By Carter B. Horsley
One of the finest and most exclusive limestone-clad
apartment houses on Fifth Avenue, this small but extremely elegant
building was designed by Warren & Wetmore, the main architects
of Grand Central Terminal.
The 12-story building has only 12 apartments
and was completed in 1917.
The detailing here is extremely fine and the
two-story arched entrance with a head-scroll keystone, lanterns
and sidewalk landscaping, is particularly handsome.
The building's location is sensational as it
overlooks the sailing boat pond in Central Park, but is two blocks
north of the major park entrance at 72nd Street where there is
The building, which has a concierge and doorman,
but no garage, has fabulous views.
The facade is festooned with a stringcourse
with dolphins and shells and large cartouches of birds with spread
wings. The latter may have attracted the building's most celebrated
tenant, Pale Male, a red-tailed hawk that took the building as
its residence in 1993 and according to the December 11, 2004 edition
of The New York Times sired 23 chicks to fledging. It is
one think for "exclusive" co-ops to decline celebrity
singers and actors for ownership, but it is quite another thing
altogether for such a building to evict a red-tailed hawk and
one of Pale Male's celebrity from its 12th floor perch. The article
by Thomas J. Lueck and Jennifer Lee in The Times appeared
on the front page with a three-column headline above the fold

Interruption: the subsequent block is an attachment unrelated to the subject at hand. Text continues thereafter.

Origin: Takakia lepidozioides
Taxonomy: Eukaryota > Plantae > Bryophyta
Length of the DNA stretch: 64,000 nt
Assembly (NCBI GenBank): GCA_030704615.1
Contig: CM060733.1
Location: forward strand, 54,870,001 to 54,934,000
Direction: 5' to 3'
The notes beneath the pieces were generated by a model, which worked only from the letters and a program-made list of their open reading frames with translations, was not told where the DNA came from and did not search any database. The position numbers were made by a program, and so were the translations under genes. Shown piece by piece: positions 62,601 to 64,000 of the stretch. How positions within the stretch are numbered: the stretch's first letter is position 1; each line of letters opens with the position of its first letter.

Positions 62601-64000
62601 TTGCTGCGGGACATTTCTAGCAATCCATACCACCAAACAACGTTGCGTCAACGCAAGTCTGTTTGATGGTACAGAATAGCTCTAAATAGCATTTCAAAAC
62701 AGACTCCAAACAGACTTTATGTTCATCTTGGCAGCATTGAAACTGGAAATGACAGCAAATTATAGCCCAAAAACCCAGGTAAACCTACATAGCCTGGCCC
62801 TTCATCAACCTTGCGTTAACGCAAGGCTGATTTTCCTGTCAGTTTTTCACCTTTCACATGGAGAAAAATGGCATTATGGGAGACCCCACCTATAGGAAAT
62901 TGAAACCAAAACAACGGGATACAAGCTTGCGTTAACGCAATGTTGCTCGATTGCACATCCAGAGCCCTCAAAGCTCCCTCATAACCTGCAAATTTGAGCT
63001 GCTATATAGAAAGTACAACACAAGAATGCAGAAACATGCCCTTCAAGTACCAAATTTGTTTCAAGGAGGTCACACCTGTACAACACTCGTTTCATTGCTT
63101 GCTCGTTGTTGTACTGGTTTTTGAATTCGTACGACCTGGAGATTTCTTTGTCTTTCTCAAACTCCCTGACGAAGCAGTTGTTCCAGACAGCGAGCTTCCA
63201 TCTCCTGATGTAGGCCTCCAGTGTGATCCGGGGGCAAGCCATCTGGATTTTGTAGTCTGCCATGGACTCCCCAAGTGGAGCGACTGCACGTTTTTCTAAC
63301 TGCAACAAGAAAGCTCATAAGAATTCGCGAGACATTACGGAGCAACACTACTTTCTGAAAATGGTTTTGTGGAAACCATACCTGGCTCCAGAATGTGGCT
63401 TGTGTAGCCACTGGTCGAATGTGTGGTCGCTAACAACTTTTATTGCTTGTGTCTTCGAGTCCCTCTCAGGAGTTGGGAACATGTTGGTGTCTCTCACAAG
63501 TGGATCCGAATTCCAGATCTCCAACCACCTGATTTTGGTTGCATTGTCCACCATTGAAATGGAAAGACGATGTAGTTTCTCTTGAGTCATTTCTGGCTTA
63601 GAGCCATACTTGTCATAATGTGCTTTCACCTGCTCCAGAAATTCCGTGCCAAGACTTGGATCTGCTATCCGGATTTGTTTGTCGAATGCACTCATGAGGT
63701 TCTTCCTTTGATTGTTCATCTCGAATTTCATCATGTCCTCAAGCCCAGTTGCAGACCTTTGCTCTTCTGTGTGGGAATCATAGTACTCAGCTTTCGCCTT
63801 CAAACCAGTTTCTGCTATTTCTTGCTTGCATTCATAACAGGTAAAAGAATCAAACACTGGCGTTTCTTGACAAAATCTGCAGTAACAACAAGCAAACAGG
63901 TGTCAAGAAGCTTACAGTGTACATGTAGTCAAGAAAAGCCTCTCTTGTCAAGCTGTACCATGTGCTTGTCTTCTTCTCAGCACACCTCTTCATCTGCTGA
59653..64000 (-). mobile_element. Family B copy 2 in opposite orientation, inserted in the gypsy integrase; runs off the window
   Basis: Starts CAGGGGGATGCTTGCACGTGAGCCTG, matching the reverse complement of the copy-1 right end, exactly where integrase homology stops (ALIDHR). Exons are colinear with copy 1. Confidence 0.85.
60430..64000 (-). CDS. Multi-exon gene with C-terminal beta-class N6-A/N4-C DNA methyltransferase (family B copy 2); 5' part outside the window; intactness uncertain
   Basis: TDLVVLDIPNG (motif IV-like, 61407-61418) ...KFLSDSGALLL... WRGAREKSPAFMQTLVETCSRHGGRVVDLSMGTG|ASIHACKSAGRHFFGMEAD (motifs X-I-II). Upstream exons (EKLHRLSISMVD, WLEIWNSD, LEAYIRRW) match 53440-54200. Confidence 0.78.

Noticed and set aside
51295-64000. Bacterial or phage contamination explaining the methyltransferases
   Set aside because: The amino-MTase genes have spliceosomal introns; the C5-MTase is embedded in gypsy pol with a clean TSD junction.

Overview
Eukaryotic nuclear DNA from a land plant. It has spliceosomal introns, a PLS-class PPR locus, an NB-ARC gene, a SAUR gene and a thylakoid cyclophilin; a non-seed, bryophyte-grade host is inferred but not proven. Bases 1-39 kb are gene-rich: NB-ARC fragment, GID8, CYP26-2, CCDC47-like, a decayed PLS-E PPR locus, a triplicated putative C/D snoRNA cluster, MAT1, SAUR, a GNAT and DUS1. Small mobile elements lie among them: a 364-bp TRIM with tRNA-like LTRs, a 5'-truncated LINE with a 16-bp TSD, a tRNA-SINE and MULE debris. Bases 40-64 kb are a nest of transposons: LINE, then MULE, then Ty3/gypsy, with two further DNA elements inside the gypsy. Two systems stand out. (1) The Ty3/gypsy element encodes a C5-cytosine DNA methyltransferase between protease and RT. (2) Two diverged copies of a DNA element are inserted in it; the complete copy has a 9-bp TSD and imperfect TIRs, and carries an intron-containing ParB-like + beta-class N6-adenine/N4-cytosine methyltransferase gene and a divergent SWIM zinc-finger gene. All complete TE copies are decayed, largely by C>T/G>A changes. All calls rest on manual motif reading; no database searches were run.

under the headline "No Fighting the Co-Op Board, Even with
Talons." The article, which ran a full half page on the jump,
noted that the building's co-op board removed the bird's nest
December 7 leading to public protests outside the building. The
article quoted Richard Cohen, the board's president who is a real
estate developer and husband of Paula Zahn, a television newscaster,
as maintaining that the eviction was "a last resort"
and that the board members believed the birds would thrive elsewhere
and quickly. Mary Tyler Moore, the actress, who lives in the building
with her husband, Dr. Robert Levine, a cardiologist, and at the
time had her apartment listed for sale for about $18,500,000,
was quoted in the article as saying that the board members "are
not reversible type people," adding "They just don't
want the birds here." In an application to the Fish and Wildlife
Service to remove the nest, the building argued that it had "caused
deterioration of the building's canopy from bird droppings."
Pale Male returned to the building and rebuilt
a nest in the same spot in early 2005.
Although its frontage on the avenue is relatively
narrow, this is a supremely desirable address in this very posh
An April 9, 2011 article by James
Barron the The New York Times notes that Pale Male's mate from 2002 to
2010 is out of the picture.She disappeared during the winter. No
one seem to snow wwy. It might not have been pretty Consider
this: one of Pale Male's former females was found dead on the sides of
a highway in New Jersey, said the author Marie Winn, who has been
keeping tabs of Pale Male since the 1990s.